Cause and Effect
The essays below examine the cause-and-effect relationship of their subjects. You can learn to use this pattern from these websites:
- Excelsior College Online Writing Lab (OWL): Cause & Effect Essay
- Lumen: Writing for Success: Cause and Effect
- Udemy: How to Write a Cause and Effect Essay That Gets You an A+
All writers in this collection speak for themselves—and themselves alone.
A visual representation of this collection exists on Pinterest.
Kevin Drum, writing for Mother Jones magazine, explains the effects that lead has had on crime rates.
New Yorker staff writer David Owen explores some reasons why panda bears living in captivity have problems reproducing.
Writer Alexandra Owens describes how she discovered international cuisine by visiting EPCOT's World Showcase in Walt Disney World.
Tips from Former Smokers, the US government's anti-smoking ad campaign, focuses not on the possibility of death but on the poor quality of life resulting from cigarette smoking, leading many smokers to quit their habit.
CEO Kyle Wiens explains the correlation between someone's grammar competence and that person's readiness for professional life.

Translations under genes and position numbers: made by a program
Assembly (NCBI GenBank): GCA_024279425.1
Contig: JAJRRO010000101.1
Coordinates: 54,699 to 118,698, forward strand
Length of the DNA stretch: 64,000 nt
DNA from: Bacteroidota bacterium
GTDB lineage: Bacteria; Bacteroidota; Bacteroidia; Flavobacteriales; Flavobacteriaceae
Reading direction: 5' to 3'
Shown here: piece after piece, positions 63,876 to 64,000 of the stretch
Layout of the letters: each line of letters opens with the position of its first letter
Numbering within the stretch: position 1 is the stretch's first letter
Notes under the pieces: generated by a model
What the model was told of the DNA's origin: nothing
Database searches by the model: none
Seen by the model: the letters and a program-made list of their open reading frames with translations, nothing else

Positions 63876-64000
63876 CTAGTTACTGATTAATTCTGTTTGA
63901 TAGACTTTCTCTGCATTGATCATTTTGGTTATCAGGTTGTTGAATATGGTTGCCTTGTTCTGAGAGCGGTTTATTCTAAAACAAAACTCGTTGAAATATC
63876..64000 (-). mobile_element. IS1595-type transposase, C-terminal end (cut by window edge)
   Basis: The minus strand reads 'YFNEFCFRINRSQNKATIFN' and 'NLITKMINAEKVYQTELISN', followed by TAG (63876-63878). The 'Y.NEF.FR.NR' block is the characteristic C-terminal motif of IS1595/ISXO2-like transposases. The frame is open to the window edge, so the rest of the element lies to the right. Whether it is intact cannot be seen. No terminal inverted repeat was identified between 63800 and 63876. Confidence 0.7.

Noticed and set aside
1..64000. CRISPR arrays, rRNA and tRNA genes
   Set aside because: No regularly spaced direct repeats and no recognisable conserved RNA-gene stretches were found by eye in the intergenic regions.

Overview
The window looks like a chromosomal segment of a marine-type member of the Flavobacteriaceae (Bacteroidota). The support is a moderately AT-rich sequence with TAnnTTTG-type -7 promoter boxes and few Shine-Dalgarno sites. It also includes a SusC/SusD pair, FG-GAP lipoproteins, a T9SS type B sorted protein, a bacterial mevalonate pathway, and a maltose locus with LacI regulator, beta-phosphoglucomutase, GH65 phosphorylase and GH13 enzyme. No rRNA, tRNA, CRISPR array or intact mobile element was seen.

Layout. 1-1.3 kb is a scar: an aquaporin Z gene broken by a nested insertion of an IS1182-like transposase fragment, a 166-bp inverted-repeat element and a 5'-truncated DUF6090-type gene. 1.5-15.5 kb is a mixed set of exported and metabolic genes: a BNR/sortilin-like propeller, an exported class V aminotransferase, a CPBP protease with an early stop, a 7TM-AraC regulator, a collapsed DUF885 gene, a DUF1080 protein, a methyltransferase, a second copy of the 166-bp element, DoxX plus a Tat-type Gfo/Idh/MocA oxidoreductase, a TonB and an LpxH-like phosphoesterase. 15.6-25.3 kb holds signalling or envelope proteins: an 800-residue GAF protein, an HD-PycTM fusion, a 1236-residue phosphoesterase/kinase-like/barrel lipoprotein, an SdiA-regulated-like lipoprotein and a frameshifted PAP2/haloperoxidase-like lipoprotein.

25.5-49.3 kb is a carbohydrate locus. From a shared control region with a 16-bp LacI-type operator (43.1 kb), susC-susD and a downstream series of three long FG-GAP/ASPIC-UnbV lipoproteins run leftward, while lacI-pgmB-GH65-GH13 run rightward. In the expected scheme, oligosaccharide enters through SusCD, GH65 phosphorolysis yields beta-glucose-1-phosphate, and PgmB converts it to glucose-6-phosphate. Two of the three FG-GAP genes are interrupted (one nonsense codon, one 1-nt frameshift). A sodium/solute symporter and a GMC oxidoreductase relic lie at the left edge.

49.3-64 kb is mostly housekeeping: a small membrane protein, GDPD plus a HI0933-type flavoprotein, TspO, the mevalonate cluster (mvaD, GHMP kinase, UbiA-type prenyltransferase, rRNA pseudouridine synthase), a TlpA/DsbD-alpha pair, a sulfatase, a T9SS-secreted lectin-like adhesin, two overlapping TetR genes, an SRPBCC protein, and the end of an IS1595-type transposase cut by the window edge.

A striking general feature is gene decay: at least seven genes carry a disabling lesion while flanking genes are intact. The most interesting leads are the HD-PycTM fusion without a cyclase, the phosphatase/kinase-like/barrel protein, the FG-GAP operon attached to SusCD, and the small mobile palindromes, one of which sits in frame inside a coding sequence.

Film and television expert Jason Bailey explores the feminist impact of Cosby Show character Clair Huxtable.
Paper Boys: Inside the Dark, Labyrinthine, and Extremely Lucrative World of Consumer Debt Collection
Jake Halpern, reporting for the New York Times, explores the ways debt collectors operate and provides useful tips for beating them at their own game.
John Kaag, a professor of philosophy and expository writing, explains how his mother's constant and consistent criticisms of his essays affected his writing.
Steven Pinker, a professor of psychology at Harvard University, explores how people think and how that thinking process is often unclear to the audience.
This essay is now behind the Wall Street Journal paywall. You must access it through Global Newsstream. Sign in to Atlas and click Search the Library (top left) to access this database.
Andrew Solomon, who writes about psychology and popular culture in the New Yorker, considers the complexity of Robin Williams's suicide.
Why do young people make the choices they do? The answer lies in their biology, not just their rebelliousness.
Michel de Montaigne, writing in the seventeenth century, expands upon eros and marriage and other human problems.
English professor Gillen D’Arcy Wood describes the global impact of Mount Tambora's 1815 eruption.
Tomoyuki Iwashita, once employed in a "dream" job, examines the effects of his working for a traditional, demanding Japanese company.